14th District GOP of Georgia shared Georgia Republican Party's photo. ... See MoreSee Less
2014: The Year of a Failed President. $18 trillion in growing debt, irresponsible amnesty policy, rising health care costs, embarrassing IRS scandals, damaging foreign policy, and low approval ratings. I guess where he succeeded was giving the Senate and additional House seats to Republicans.
Congratulations Judge Bucci and proud to have the appointment be here in the 14th District! Also thanks to 14th District resident Jason R. Anavitarte for all your hard work for the conservative cause in the Hispanic community and all of Georgia. ... See MoreSee Less
TweetFrom the press release: Gov. Nathan Deal today announced the appointment of Dean C. Bucci to the Superior Court judgeship within the Paulding Judicial Circuit. Bucci will fill the vacancy created by the retirement of the Honorable James R. Osborne. The appointment will take effect upon swearing…
A new Georgia General Assembly gavels into session in January 2015. One of the top agenda items is transportation and how to fund it. Charlie Harper, Editor-in-Chief of Peach Pundit and Executive Director of PolicyBEST, pens this week's column about the challenges our Republican-led General Assembly face with transportation funding.
Join in the discussion over at Peach Pundit of what solutions to Georgia's transportation woes you'd like to see be proposed in the 2015 legislative session.
http://www.peachpundit.com/2014/12/15/transportation-revenues-now-states-major-focus/... See MoreSee Less
This week’s Courier Herald column: The Carl Vinson Institute of The University of Georgia held it’s Biennial program last week in Athens. Officially, it’s where new legislators are trained. Unofficially, it’s the...
A $1 trillion spending bill unveiled Tuesday keeps most of the federal government funded through September. Here, The Post's Ed O'Keefe points out a few of the most notable components of the legislation.
Fox News host Sean Hannity called for a "cowardly" Speaker John Boehner (R-Ohio) to be replaced Thursday night after the House passed a $1.1 trillion spending bill aimed at funding the federal government through 2015. "John Boehner 'Grubered' conservatives tonight," Hannity said, referencing Afforda…
I think Georgia and conservatives scored major wins in the bill that passed last night, and I supported it.
For years, we've battled the Obama Administration on many fronts. Every few months, a new crisis, scandal or outrage overtakes the national conversation. I know that people are sick of all the talk.
You want action.
By passing this bill, we are taking concrete action on a long list of major issues. We are finally securing wins on Obamacare, the IRS scandal, the VA crisis, EPA overreach, Benghazi, privacy rights, Common Core, Second Amendment rights, the sanctity of life and many other issues that deeply concern my constituents.
The bill certainly isn’t perfect, and it doesn’t solve every problem, but there’s a reason why House Democrats said they were being "taken to the cleaners."
I also supported an amendment that sought to block executive amnesty. While it was not approved, I believe our incoming House and Senate majorities will be in a strong position to stop the president. Under this bill, funding for immigration-related agencies expires in February, but the rest of the government is funded through September. That means the president will not be able to hide behind the threat of a shutdown. He will not be able to scare America’s seniors over social security or threaten our veterans’ health benefits. The president will be left to defend his executive amnesty alone, and I believe we will win.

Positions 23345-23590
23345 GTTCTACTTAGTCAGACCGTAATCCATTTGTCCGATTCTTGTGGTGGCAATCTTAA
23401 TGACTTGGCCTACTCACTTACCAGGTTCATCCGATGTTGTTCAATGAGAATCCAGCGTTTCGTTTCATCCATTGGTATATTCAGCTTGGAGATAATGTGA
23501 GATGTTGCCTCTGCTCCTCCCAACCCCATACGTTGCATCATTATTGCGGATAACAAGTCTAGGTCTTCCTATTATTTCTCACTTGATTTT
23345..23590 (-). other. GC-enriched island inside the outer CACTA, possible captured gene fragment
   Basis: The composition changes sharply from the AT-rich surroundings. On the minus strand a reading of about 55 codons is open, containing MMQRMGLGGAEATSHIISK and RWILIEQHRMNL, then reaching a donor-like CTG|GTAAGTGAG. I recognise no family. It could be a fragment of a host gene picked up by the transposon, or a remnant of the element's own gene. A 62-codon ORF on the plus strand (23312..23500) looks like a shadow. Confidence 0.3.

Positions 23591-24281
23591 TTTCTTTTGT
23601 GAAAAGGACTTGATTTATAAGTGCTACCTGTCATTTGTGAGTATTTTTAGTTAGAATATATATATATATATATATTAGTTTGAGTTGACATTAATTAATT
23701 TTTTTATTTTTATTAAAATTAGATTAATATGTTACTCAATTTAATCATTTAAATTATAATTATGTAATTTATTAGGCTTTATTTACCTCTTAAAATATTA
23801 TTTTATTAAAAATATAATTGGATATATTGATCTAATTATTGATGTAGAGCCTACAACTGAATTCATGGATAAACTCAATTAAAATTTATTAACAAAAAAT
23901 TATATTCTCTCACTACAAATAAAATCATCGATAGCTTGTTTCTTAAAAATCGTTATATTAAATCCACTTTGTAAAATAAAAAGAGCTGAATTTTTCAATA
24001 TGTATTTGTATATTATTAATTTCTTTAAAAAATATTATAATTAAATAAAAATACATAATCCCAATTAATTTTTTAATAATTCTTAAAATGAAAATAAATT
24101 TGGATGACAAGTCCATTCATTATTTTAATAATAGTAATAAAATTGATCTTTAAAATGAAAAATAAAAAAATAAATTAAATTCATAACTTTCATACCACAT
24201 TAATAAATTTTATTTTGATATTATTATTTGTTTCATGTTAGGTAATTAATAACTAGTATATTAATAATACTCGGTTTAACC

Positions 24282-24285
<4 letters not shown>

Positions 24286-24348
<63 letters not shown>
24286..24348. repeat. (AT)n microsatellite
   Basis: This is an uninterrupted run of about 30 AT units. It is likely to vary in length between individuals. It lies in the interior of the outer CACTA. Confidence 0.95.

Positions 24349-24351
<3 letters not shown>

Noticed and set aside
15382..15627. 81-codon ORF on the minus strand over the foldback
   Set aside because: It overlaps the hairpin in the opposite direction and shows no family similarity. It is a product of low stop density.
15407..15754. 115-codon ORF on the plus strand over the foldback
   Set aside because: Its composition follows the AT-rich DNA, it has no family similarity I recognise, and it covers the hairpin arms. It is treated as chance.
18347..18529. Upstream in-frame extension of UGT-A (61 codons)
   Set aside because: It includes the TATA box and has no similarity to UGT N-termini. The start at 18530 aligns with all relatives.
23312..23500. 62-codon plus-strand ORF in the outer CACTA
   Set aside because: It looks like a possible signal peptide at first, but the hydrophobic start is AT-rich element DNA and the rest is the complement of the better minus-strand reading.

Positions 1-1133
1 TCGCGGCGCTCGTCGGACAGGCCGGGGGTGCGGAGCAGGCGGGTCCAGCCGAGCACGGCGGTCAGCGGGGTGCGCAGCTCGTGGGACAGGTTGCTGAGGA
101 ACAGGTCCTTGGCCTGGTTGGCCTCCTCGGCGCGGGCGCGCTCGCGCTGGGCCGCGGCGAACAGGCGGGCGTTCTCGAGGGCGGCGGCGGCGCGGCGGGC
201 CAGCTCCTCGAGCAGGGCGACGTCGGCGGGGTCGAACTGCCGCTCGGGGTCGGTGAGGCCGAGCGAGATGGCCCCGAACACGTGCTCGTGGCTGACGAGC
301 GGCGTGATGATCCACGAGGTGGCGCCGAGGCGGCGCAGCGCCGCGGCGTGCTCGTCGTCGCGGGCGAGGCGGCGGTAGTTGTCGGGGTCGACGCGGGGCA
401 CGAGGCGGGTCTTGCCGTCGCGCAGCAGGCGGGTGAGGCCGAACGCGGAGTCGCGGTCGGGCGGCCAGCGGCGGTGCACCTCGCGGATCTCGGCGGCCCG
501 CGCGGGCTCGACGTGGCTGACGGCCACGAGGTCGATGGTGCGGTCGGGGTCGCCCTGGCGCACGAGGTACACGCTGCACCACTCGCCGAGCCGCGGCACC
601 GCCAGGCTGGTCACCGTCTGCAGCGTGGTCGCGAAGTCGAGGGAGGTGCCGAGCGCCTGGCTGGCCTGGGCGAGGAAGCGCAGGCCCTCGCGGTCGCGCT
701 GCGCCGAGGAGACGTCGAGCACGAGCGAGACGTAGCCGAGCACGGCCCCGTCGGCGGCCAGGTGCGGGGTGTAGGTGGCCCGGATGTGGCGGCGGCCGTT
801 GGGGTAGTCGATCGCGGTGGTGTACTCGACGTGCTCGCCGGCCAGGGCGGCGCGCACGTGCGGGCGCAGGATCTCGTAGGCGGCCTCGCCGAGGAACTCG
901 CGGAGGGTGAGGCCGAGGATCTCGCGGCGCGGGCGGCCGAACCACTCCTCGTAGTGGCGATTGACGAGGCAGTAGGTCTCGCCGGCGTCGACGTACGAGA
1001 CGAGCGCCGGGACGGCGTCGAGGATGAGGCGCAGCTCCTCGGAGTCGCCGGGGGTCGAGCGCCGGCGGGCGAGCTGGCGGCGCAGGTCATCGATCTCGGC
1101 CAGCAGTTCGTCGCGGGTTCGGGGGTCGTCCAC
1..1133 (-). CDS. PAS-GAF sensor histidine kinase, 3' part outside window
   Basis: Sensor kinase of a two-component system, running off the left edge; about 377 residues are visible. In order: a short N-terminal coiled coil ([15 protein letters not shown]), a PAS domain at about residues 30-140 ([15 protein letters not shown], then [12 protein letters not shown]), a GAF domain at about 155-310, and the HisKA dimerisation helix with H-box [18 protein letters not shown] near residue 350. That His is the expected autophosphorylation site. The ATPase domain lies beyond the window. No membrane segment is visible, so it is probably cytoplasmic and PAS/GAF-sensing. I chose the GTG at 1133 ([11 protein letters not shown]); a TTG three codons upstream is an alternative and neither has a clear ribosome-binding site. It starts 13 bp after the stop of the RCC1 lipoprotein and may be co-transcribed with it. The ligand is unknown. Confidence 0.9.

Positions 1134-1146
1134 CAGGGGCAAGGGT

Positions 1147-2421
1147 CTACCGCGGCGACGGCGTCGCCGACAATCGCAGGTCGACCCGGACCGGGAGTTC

Some highlights from the bill:
- The IRS budget is cut by $345 million, putting the agency below its Fiscal Year 2008 budget level. That means the IRS has been cut by over $1.2 billion since Fiscal Year 2010.
- $41 million in VA performance bonuses are rescinded and efforts to end the disability claims backlog are strengthened. VA medical staffs and facilities are expanded.
- EPA funding is cut by $60 million, making it a 21% budget cut since Fiscal Year 2010. The EPA’s staffing level will be at its lowest level since 1989.
- The EPA is prohibited from regulating the lead content in ammunition or fishing tackle.
- Livestock producers are exempt from EPA greenhouse gas regulations, thwarting the agency’s effort to regulate livestock flatulence.
- The Army Corps of Engineers is prohibited from regulating farm ponds and irrigation ditches.
- Funding is prohibited for acquiring, storing or monitoring electronic communications of a US citizen from a public service provider under section 501 of FISA.
- Aid to Libya is prohibited until the U.S. Secretary of State confirms that the Libyans are cooperating in the Benghazi investigation.
- Obamacare’s Independent Payment Advisory Board, sometimes referred to as the "death panel,” is cut by $10 million.
- Obamacare’s Risk Corridor program is prohibited from receiving a taxpayer bailout.
- All existing pro-life protections are extended, with new protections included in the bill such as requiring the Office of Civil Rights to respond to claims of violations of conscience protections.
- Funding for any future "Fast and Furious" type activity is prohibited.
- The UN Arms Trade Treaty cannot be funded or implemented.
- There is no funding for the International Monetary Fund (IMF).
- Eliminates Race To The Top, a main driver of Common Core.
- The Administration’s school lunch regulations are relaxed.
- ACORN and its subsidiaries are prohibited from receiving federal funds.
A big win for Georgians? $1trillion plus budget and allowing unconstitutional action by Obama? According to my calculations from Tom's numbers on his FB page explaining his YEA vote, this bill saves $456 million. This is how much the federal government spends in one hour. Talking about trying to put lipstick on a pig. Are we really going to let Tom continue to try to fool us that he is a constitutional and fiscal conservative?